Charter Public Schools 101
The first Massachusetts charter school opened in 1995. Today, 67 charter schools are educating more than 29,000 Massachusetts students (about 3 percent of the total). More than 45,000 students are on wait lists—no surprise given that Massachusetts charter schools are closing the persistent achievement gap between rich and poor. They are some of the most scrutinized, most successful charter schools in the country.
What are these schools all about? Read on for the basics and share our brochure in English or Spanish.
- Charter public schools promote choice and change More
- Charter schools are public schools More
- Charter schools operate with state funding More
- Charter schools are serving as models for district schools More
- Charter and district schools are collaborators More
- Anyone can start a charter public school More
Charter public schools were created by the Education Reform Act of 1993 to provide educational choices and opportunities for Massachusetts parents and their children, and to promote change in their school districts. Charter schools are based on the basic premise of increased autonomy in exchange for increased accountability. Charter schools have the freedom to lengthen their school day and year to provide more time in the classroom, establish their own educational culture, hire and fire teachers for performance, and tie teacher pay to performance. But in exchange they have more accountability. If charter schools do not demonstrate student achievement, they can and will be closed.
Choice is especially important in urban areas, where most charter schools are located. Charter schools attract and serve a disproportionate number of the state’s poor, minority, and/or academically challenged kids. Although historically district schools have served more children who cannot comfortably speak English, that is changing: three new charter schools focus on teaching English-language learners, and others have opened in neighborhoods with high immigrant populations.
Charter schools are, by law, open to everyone, free of charge. They cannot—and do not—select their students. If more children want to enroll in a school than it has space for, a random lottery determines who gets in. And while charter schools operate independently of local school districts, they are not “privately run.” They are managed by public boards of trustees, abide by all the same laws and rules that district schools do, and are overseen by the Massachusetts Department of Elementary and Secondary Education.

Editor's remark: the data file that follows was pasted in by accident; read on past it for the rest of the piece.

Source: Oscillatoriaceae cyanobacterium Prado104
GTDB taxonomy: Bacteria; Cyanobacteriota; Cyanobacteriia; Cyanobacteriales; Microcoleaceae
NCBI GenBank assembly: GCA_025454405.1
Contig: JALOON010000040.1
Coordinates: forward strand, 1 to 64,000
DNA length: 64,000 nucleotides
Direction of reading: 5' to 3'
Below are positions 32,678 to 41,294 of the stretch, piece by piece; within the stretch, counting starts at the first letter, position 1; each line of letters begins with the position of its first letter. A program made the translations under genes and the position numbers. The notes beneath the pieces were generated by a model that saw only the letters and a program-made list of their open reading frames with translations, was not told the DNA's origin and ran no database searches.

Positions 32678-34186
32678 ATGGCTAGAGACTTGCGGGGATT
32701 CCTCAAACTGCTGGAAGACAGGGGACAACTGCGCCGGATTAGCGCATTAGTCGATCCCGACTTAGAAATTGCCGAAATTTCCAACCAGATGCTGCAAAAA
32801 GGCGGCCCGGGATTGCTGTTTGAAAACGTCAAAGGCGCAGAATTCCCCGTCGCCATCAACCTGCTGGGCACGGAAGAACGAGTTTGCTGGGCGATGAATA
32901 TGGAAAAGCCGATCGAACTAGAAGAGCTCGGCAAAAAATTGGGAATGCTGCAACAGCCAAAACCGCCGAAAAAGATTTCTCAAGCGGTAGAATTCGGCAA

There are two types of charter public schools: Commonwealth Charter Schools (the vast majority) and Horace Mann Charter Schools. Unlike a Commonwealth Charter School, a Horace Mann Charter School must have the approval of the local school committee and teachers' union, and its yearly budget request must be approved by the local school committee. A second type of Horace Mann Charter School, referred to as “in-district,” was created by the state legislature in 2010 and limited to just 14 schools and they are exempt from union approval.
Remember, charter schools are public schools. When children opt to attend charter schools, the funds earmarked for their education move with them. To give districts time to adjust, the state provides additional local aid, specifically districts get more than double their money back over a six-year period. It’s the most generous reimbursement policy in the country. At the same time, charter schools receive 22 percent less funding than districts (by the state’s own accounting). Unlike district schools, which receive state subsidies of 50 to 80 percent of the total cost of their buildings, charter public schools largely finance their own facilities.
Through both competition and collaboration, Massachusetts charter public schools are influencing education. Among the trends that started with charter schools are more time in the classroom, pilot schools, Innovation Schools, and alternative teacher certification. The overall state program is cited as a model as well: its application and oversight practices have been rated the best in the nation. Read More
Charter schools introduce competition to public education, yet charter and district schools are collaborators too. Across the state, charter and district schools and their teachers and administrators have started dozens of collaborative programs for improving education. The most comprehensive was created in 2011 by the Boston Compact. It is paving the way for a new era of cooperation and collaboration that will benefit all Boston schoolchildren. Read More
Charter schools are founded by parents and community leaders who believe that the children in their community are not having their educational needs met by district schools. See How to Start a Charter School.